4. Legal and Regulatory Complacence Knowledge
It’s not just data protection legislation that influences how projects are done. Project teams need to be aware of HIPAA/HITECH, Federal Acquisition Regulations, environmental regulations, anti-trust laws and more. Everything down to the local tax code and labor laws can impact how you manage your project.
How can the PMO help? Project teams need a lot of support in this area. They aren’t usually staffed by people with a deep knowledge of the law and how it affects project delivery. The PMO can become a trusted source of information and a conduit between project teams and the Legal team. Build up a set of internal standards and guidelines for managing projects within the law. Hold regular training sessions to increase awareness of key pieces of regulation affecting your industry.
5. Ability to Make Data-Driven Decisions
The ability to make data-driven decisions has always been important for project managers. Now we have access to more data, it’s even more important that data can be synthesized and turned into something useful. Information that helps move a project forward in a timely way.
How the PMO can help: The PMO is the custodian of a range of tools that support data-driven decision making. For example:
- Adrega PI can surface project intelligence, enabling easy access to large data sets through intuitive and informative dashboards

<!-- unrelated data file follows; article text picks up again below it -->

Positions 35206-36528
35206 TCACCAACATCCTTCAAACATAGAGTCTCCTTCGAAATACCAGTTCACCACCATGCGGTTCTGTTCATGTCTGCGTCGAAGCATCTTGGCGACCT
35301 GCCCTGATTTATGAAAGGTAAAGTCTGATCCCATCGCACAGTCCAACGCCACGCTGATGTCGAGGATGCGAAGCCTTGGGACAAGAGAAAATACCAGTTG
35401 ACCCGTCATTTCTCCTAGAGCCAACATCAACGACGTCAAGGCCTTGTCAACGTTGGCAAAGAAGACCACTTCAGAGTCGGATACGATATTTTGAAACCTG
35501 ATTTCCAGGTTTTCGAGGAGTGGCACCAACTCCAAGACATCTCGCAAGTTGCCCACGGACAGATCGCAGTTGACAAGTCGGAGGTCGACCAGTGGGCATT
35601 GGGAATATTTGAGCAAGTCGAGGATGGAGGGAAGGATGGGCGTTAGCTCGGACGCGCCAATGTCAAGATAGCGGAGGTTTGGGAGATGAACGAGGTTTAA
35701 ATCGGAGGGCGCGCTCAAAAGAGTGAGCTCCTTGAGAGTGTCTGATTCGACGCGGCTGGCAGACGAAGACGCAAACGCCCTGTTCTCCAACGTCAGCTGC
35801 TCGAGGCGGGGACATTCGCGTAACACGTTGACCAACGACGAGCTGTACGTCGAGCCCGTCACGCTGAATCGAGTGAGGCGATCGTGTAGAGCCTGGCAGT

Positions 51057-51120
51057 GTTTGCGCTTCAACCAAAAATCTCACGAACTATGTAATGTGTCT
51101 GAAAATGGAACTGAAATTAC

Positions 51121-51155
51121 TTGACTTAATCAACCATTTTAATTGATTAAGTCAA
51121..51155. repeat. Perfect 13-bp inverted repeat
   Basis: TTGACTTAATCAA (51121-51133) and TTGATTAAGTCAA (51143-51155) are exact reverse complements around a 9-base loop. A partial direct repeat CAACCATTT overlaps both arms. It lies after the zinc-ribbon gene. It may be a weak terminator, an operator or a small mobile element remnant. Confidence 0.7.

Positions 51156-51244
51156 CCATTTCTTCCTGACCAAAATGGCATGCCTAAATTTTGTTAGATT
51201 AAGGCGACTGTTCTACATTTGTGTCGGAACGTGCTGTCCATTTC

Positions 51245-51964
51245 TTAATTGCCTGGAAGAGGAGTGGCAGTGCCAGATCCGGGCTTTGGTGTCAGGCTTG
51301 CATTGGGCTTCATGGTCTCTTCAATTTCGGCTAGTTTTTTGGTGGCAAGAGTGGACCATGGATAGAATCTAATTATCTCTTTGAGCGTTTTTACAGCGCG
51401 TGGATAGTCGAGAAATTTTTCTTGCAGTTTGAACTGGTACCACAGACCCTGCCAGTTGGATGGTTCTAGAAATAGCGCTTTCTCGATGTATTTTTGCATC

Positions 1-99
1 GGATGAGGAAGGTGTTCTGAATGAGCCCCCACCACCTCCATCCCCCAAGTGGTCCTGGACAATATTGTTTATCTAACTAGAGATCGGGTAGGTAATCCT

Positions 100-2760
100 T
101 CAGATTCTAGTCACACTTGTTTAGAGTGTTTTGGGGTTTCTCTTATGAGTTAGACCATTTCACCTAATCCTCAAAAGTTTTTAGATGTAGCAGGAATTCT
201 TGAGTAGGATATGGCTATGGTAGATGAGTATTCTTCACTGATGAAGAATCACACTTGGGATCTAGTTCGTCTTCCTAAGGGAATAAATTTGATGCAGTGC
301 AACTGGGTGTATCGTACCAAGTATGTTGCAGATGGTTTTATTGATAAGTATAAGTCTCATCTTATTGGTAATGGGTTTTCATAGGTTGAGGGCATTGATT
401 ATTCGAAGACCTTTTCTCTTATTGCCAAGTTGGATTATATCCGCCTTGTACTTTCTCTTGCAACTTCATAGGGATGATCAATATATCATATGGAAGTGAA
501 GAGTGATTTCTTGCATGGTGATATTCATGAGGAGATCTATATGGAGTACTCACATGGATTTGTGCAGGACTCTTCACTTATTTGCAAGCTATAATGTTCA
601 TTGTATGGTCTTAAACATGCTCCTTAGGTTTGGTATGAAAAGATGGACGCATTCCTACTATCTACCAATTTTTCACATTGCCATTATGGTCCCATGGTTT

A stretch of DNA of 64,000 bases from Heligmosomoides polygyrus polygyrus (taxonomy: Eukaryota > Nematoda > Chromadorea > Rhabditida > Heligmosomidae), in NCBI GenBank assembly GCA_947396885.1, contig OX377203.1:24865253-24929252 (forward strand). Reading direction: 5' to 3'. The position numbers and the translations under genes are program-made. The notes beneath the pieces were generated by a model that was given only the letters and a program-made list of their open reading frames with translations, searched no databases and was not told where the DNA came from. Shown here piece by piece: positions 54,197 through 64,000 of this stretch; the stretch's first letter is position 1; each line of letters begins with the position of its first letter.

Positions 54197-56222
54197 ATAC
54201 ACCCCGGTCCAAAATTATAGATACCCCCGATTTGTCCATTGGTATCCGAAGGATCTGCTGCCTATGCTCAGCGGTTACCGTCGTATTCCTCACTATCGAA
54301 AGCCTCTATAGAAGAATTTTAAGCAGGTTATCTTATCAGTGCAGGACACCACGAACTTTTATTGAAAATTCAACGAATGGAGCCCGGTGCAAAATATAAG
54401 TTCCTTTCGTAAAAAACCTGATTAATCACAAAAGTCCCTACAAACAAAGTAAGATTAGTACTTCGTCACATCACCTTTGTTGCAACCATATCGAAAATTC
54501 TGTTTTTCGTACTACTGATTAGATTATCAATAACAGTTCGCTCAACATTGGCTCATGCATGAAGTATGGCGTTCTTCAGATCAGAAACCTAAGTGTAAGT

- Earned Value Management systems use data to track project progress and spot performance trends early
- Risk management tools like Deltek Acumen Risk and Full Monte. Both are schedule risk analysis tools, use data sets and sensitivity analysis to present information on the uncertainty associated with task and project delivery.
6. Collaborative Leadership Skills
Again, collaboration has always been important for project managers, many of whom work in teams where they are not directly in charge of the resources. Building up “soft” power and leading matrix teams is something project managers have had to do for some time.
However, virtual teams, cross-functional working and outsourcing make collaborating harder to do. When you aren’t in the same room as your colleagues, you have to work harder to involve them in a collaborative way. This is really all about mindset and recruiting people who are open to working together, sharing what they know and are happy to ask for help when they need it.
How the PMO can help: The PMO can introduce collaborative platforms and work management tools that sit alongside the way project teams do their tasks. As the PMO team is also often responsible for training and mentoring, they can also take the lead on developing those digital skills within the team. Coaching and researching suitable external training courses are also ways that the PMO can support collaborative leadership.
Finally, digital skills can help the PMO set an example for others in the business and be collaborative! The PMO should be the hub that draws together multiple teams for the good of the organization overall, delivering projects that support the strategic goals. If that isn’t an example of collaborative leadership, we’re not sure what is.